” In the fake news era, a time when obvious lies can sway elections, it seems odd to think that the truth might actually be the most powerful weapon. But it was threatening enough in inter-war Germany to get August Sander’s photographs banned by the Nazis.
What he did was simple: he took pictures of everyone, naturally, untouched. He documented everyday people at work or at home or walking the streets. Unglamorous, unfetishised, just real, just the truth. And it was unacceptable.
There are homeless people on these walls, amputees, farmers, doctors, soldiers, rich, poor, beautiful, ugly. Sander wanted to create a ‘Portfolio of Archetypes’, a visual dictionary of everyday people.
To modern eyes some of it is a little problematic – the use of the word ‘cretin’ to describe a dwarf, for example – and there’s a coldness to his lens, something a little brutal and unflinching. But with that comes an openness and drive – Sander really just wanted to document absolutely everything.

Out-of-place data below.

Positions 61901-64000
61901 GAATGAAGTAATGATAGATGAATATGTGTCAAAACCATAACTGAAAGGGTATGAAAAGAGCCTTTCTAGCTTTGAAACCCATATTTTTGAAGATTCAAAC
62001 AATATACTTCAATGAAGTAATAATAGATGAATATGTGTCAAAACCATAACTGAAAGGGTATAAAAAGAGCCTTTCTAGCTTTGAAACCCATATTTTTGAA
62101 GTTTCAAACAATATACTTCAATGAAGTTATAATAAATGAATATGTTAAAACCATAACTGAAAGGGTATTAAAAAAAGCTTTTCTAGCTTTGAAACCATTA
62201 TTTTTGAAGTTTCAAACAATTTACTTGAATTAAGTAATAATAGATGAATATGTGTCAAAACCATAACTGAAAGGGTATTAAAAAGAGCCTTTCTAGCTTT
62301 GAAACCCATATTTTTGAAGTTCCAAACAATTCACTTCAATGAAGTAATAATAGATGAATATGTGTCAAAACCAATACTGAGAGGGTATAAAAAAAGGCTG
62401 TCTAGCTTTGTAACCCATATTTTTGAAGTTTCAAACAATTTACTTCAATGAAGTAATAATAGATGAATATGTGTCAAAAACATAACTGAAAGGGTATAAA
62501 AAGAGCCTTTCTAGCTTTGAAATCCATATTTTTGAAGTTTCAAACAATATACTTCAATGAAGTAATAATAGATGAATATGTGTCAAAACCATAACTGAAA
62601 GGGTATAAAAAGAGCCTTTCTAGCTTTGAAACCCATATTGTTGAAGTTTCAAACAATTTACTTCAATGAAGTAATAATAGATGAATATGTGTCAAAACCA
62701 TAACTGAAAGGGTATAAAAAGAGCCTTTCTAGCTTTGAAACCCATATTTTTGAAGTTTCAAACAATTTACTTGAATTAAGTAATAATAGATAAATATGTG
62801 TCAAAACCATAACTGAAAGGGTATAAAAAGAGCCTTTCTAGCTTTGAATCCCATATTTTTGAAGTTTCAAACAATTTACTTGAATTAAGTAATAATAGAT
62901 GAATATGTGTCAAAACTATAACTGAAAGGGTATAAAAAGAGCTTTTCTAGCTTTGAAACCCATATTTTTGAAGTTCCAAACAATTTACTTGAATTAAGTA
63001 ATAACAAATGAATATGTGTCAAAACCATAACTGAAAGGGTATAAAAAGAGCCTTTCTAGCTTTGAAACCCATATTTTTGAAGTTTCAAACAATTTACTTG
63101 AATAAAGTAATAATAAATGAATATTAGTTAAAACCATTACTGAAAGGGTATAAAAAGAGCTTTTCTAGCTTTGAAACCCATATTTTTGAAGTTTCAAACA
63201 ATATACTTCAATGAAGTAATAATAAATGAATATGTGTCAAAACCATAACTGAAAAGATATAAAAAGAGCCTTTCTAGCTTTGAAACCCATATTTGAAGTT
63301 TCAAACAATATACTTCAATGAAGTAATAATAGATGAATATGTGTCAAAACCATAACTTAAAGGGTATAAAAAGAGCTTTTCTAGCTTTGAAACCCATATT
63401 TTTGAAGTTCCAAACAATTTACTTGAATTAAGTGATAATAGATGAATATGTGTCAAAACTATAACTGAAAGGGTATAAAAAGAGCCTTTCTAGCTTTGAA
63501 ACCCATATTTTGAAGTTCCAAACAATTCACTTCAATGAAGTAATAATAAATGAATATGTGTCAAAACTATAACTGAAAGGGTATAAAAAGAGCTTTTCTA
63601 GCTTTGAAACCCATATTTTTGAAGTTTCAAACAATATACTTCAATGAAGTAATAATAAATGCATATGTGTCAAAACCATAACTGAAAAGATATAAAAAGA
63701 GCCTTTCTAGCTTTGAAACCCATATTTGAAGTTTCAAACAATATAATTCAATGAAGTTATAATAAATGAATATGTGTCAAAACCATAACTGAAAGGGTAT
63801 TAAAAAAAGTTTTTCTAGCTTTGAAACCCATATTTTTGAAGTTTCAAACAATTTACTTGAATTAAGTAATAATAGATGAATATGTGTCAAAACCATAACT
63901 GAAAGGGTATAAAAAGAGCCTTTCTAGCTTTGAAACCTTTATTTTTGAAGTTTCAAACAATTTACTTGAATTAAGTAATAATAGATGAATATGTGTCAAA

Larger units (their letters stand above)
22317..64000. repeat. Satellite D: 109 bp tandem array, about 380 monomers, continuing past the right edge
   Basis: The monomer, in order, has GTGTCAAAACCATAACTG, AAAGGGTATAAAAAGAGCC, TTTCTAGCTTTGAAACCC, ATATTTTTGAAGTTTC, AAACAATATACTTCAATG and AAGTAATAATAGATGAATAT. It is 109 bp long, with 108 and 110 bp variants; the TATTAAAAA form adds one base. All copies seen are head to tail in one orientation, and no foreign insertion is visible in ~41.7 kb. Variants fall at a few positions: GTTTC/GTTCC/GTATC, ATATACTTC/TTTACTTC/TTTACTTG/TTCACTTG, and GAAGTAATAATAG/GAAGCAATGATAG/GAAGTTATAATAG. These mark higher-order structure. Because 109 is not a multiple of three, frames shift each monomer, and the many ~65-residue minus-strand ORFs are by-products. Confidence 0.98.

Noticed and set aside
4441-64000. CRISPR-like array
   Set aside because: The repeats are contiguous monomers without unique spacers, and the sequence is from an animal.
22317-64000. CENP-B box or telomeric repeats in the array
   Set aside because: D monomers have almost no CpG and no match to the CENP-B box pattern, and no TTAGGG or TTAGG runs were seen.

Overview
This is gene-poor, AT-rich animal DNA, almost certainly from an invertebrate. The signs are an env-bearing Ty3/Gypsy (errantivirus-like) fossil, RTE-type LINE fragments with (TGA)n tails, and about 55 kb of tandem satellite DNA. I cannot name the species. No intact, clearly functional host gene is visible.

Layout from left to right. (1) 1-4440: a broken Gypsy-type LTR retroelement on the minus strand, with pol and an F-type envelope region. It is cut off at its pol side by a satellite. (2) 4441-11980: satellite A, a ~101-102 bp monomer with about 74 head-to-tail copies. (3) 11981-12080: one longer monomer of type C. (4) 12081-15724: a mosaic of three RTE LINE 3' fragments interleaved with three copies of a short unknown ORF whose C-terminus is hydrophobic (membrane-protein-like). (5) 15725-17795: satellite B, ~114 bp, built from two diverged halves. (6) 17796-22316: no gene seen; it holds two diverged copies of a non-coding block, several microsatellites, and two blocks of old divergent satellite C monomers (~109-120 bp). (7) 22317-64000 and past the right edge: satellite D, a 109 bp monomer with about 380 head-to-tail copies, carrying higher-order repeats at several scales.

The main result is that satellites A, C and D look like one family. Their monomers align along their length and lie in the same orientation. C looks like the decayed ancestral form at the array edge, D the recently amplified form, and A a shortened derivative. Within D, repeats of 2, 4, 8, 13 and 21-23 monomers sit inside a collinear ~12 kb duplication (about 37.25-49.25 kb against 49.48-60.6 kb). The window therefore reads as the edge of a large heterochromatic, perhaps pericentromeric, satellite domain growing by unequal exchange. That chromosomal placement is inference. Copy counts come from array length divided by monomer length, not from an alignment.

The fact that it got banned feels shocking. They’re just photos of people. The Nazis thought Sander’s work showed too much ugliness, too much depravation, too much weakness. But maybe it proves that the greatest weapon we have in the fight against tyranny is the truth, pure and simple.